An SLP, as part of a health care team, is also able to help people who have communication challenges as part of, or, in conjunction with, other diagnoses such as:  

  • Autism Spectrum Disorder, (ASD)
  • Attention Deficit Hyperactive Disorder (ADHD)
  •  Down syndrome
  •  Pierre-Robin Syndrome
  • Acquired Brain Injury, (ABI)
  • Central Auditory Processing Disorder
  • Cleft palate
  • Cerebral Palsy

Communication delays or disorders that affect children in infancy to preschool years, may have consequences that affect success in school, both socially and academically. Early identification and treatment can be critical to a child’s success.

If you are concerned about any aspect of your, or a family member’s communication, speech language pathologists and audiologists are here to help. To find a qualified professional in your area, visit www.caslpa.ca.

(Next Month: Taking care of your voice)

Speech Matters April 2011

Fluency Disorders – Not Just The King’s Speech

Speech Matters

By Cheryl D. Lindsay M.S., S-LP

Fluency disorders are more commonly referred to as stuttering. In England, during the time of King George VI, stuttering was, and is still called, stammering.

Fluent speech is the smooth, rhythmic flow of sounds syllables and words. It occurs “automatically” and without effort. Around the age of two years, when children begin to put words together, they may go through a period of normal dysfluency. These periods of dysfluency may last until school entry. At times, adults may also speak less fluently, especially under conditions of stress.  When periods of dysfluency persist, a speech-language pathologist, (SLP) can help to determine whether the child is truly stuttering.

Dysfluent speech is diagnosed by an SLP who measures the following characteristics:

  • Repetitions of sounds, syllables, phrases or words  i.e. “c-c-c-c-cat”, “ban-ban-ban-bandaid”, “I want – I want – I want”, “I I I I want to go”.
  • Restarts/Revisions i.e. “ I want, I mean can we … ?”
  • Prolongations i.e. “sssssssand”
  • Interjections, or fillers, such as “um” and “er”
  • Hesitations, or long pauses before speaking
  • Blocks or “silent struggles” described as words getting “stuck” or the words “won’t come out”
  • Secondary characteristics or avoidance behaviours such as eye blinking, tension or shoulder shrugs

True stuttering is a rare disorder affecting only 0.5 – 1 % of the general population. It tends to run in families, is more common in males than females, and is less common in preschool aged children. There is no known cause or cure but there is help in the form of therapy.

Before the age of school entry, normal dysfluency, or developmental dysfluency, may present with word or phrase repetitions. The child is usually unaware, there is no tension in his speech and the episodes of dysfluent speech may start and stop over a long period of time.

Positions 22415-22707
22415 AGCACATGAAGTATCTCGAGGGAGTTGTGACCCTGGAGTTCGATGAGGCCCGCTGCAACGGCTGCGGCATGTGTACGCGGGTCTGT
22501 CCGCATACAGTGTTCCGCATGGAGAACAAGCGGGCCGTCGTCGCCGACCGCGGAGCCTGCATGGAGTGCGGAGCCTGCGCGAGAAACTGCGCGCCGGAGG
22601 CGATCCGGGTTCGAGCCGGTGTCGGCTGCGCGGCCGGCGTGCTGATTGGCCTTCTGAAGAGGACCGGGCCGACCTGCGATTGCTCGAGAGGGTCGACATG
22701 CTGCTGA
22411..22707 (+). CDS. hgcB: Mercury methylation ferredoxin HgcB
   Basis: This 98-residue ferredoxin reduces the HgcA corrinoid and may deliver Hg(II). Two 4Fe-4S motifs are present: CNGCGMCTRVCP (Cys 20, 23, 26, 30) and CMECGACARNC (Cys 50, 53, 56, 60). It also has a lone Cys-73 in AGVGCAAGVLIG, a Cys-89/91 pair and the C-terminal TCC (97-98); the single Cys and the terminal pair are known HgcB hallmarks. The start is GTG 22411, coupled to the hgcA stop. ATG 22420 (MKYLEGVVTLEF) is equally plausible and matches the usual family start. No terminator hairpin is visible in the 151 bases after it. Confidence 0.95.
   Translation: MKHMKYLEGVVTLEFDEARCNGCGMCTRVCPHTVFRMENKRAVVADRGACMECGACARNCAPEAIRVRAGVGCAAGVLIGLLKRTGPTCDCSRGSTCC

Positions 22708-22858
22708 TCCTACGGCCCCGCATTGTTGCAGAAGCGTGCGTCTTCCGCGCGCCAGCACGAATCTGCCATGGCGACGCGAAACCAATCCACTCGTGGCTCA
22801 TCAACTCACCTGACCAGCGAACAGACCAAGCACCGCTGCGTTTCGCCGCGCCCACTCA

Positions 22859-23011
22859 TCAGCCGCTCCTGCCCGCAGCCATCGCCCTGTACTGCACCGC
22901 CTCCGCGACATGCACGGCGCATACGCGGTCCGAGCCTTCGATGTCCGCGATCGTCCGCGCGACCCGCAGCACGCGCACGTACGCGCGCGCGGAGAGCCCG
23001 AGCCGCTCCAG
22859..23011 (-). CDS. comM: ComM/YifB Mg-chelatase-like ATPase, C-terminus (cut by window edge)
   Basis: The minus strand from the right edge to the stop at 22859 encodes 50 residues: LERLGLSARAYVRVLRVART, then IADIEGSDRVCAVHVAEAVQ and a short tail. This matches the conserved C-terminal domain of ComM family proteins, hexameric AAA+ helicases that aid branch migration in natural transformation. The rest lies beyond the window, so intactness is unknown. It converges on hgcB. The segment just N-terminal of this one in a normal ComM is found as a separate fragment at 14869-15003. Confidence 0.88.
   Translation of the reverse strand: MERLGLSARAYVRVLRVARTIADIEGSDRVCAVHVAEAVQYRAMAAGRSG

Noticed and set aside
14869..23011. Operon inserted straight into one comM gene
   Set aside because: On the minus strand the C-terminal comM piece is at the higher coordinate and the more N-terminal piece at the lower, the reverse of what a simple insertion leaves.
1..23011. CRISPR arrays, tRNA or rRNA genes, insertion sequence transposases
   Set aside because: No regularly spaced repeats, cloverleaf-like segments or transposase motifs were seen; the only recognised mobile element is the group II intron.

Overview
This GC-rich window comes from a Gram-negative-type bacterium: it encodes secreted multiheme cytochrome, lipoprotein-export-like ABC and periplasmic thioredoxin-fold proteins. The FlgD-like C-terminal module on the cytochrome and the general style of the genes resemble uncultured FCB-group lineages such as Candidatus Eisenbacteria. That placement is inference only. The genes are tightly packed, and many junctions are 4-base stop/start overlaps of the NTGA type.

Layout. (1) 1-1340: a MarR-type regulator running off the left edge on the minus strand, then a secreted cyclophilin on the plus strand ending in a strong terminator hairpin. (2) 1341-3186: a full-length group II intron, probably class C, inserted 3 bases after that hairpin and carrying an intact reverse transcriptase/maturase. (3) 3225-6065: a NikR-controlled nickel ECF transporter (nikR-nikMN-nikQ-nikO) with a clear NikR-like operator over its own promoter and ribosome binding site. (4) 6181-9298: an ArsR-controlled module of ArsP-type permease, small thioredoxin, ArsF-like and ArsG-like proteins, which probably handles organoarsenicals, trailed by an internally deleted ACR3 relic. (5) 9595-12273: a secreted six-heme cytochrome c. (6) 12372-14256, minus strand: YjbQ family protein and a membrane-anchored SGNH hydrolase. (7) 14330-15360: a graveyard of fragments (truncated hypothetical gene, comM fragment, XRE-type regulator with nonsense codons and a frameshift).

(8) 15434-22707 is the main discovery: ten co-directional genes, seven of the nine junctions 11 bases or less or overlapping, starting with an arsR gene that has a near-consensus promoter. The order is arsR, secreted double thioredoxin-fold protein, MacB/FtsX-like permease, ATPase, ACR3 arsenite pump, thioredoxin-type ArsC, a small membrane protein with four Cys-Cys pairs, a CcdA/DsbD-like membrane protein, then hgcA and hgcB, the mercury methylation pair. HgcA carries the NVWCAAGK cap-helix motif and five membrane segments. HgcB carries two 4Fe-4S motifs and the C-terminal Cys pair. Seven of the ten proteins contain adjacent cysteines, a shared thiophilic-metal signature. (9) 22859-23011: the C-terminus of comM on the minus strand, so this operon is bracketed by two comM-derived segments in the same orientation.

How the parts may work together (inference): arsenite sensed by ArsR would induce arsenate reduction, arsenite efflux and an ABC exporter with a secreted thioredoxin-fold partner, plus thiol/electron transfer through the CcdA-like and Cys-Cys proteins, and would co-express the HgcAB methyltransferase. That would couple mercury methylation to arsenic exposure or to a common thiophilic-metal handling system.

People, who are aware that they stutter, often experience feelings of frustration, anxiety, and fear of certain speaking situations.  It is important to note that these feelings are not the cause of stuttering but rather reactions to the speech disorder.

By being good listeners, there are things we can all do to help a person who stutters;

  • Do not interrupt or try to finish sentences.
  • Do not suggest they slow down or start over.
  • Try to create a relaxed atmosphere and model a clear, concise, slower rate of speech.
  •  Encourage turn taking which reduces competition for speaking time.
  •  Maintain eye contact.

The old school of thought regarding dysfluency said that, if you drew attention to the stuttering, it would get worse. As Caroline Bowen suggests, this thinking leaves the child “confused and wondering why her struggle to speak fluently is an unmentionable subject.” The more current view says that ignoring the issue does not necessarily best serve your child.

Bowen, C. (2001). Stuttering:  What can be done about it? Retrieved on Apr. 13, 2011 from www.speech-language-therapy.com/stuttering.htm

www.caslpa.ca  (Stuttering Factsheet)

 www.istar.ualberta.ca/content/pdf/info_4_parents.pdf

www.stutteringhelp.org  

(Next Month:  May is Speech and Hearing Month! )

Speech Matters November 2010

What is a Late Talker? – Speech Matters – November 2010

By Cheryl D. Lindsay MS., S-LP

 ‘Late talker’ is “a term used to describe children 18 to 20 months old, who have fewer than 10 words or those 21 to 30 months old, who have fewer than 50 words and no two-word combinations. Typically, these children have no other problems.” (Source:  Contemporary Pediatrics. “The ‘late talker’ – when silence isn’t golden”, by Marilyn C. Agin, MD, 2004)